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Ages Eligible for Study:   18 Years and older   (Adult, Senior)
Sexes Eligible for Study:   All
Accepts Healthy Volunteers:   No
Criteria

Inclusion Criteria:

  • lower extremity Brunnstrom stage 2,
  • lower extremity modified ashworth < 3,
  • has the ability to follow 3-step command in English,
  • has only unilateral involvement.

Exclusion Criteria:

  • lower extremity Brunnstrom stage 1,
  • lower extremity modified ashworth 3 or higher,
  • history of prior stroke,
  • Passive Range of Motion limitation of hip and or knee flexion < 90,
  • has visual deficits which prevent participation.

Information from the National Library of Medicine

To learn more about this study, you or your doctor may contact the study research staff using the contact information provided by the sponsor.

Please refer to this study by its ClinicalTrials.gov identifier (NCT number): NCT01574079


Locations
United States, Mississippi
University of Mississippi Medical Center - University Rehabilitation
Jackson, Mississippi, United States, 39216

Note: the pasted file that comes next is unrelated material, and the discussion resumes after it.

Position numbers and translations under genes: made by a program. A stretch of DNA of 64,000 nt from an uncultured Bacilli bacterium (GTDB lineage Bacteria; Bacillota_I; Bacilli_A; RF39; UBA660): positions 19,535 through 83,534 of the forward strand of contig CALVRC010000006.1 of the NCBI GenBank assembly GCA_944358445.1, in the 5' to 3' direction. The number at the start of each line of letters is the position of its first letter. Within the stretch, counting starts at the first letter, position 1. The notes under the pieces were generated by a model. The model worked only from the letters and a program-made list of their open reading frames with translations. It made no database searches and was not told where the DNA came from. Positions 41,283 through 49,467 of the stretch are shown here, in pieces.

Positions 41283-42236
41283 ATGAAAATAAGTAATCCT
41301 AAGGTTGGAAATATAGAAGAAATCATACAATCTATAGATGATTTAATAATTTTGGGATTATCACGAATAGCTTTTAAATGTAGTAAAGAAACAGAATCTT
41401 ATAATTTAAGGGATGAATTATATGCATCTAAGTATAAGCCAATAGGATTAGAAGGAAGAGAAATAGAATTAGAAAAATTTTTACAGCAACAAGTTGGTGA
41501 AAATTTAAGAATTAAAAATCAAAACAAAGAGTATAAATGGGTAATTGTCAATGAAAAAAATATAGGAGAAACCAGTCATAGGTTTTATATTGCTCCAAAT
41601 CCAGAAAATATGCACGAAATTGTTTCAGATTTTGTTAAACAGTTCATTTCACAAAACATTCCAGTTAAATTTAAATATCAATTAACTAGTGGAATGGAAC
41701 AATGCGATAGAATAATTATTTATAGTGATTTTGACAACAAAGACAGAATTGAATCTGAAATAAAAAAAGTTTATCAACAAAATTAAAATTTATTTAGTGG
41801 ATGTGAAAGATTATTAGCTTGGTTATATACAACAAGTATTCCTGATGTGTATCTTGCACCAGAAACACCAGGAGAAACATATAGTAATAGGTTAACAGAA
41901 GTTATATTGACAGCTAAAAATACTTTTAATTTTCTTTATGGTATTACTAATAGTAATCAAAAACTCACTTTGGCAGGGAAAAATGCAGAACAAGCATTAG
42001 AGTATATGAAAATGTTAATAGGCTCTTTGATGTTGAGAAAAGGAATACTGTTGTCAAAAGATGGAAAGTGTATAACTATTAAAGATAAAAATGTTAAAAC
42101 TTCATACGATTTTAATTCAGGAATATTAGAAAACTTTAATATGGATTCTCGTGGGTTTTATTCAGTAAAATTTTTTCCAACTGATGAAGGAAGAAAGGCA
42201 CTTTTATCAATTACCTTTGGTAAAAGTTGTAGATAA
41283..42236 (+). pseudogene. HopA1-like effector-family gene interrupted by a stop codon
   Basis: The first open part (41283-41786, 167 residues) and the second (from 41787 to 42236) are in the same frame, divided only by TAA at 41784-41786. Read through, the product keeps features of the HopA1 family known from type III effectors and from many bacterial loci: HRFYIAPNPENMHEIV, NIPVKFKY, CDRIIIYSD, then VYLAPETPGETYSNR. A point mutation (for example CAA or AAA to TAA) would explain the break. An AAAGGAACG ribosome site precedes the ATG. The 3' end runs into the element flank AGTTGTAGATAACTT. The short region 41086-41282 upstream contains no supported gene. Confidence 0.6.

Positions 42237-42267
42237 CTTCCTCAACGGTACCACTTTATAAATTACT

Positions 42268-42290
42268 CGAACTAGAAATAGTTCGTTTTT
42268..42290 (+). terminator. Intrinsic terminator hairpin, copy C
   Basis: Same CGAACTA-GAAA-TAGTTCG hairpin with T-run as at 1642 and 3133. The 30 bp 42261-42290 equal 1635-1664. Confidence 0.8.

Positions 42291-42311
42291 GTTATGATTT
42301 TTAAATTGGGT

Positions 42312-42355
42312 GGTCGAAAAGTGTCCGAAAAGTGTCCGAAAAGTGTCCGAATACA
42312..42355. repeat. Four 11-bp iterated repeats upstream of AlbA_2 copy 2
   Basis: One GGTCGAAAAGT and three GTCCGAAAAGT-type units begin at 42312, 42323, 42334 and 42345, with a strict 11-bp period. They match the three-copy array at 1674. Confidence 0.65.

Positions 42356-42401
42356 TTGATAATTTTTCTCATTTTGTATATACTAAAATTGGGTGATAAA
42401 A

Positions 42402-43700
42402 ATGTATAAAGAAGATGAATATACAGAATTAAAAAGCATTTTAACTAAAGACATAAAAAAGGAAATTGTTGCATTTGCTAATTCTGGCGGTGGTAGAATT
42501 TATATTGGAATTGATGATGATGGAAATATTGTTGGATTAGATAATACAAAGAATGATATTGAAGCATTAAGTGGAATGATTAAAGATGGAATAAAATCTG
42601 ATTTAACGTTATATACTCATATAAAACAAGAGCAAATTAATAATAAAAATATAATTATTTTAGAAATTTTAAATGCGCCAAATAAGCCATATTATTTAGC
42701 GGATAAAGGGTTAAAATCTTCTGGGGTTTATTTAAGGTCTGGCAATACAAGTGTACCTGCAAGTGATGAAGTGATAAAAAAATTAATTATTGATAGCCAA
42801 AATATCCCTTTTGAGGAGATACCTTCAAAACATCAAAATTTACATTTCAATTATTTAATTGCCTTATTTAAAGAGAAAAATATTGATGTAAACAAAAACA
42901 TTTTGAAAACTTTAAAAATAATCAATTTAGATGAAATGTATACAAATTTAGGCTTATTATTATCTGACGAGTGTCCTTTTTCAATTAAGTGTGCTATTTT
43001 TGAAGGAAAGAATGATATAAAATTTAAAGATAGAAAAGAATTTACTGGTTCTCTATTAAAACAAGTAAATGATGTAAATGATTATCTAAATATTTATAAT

Sponsors and Collaborators
University of Mississippi Medical Center
Investigators
Principal Investigator: Lisa J Barnes, PT DPT University of Mississippi Medical Center
Study Director: Keri H McCullough, DPT University of Mississippi Medical Center - University Rehabilitation
Study Director: Kim C Wilcox, PT MsPT PhD University of Mississippi Medical Center - Director of Neurologic Residency Program

Responsible Party: Lisa J Barnes, Associate Professor, University of Mississippi Medical Center
ClinicalTrials.gov Identifier: NCT01574079     History of Changes
Other Study ID Numbers: 2010-0244
First Posted: April 10, 2012    Key Record Dates
Results First Posted: September 11, 2014
Last Update Posted: September 11, 2014
Last Verified: September 2014

Additional relevant MeSH terms:
Stroke
Cerebrovascular Disorders
Brain Diseases
Central Nervous System Diseases
Nervous System Diseases
Vascular Diseases
Cardiovascular Diseases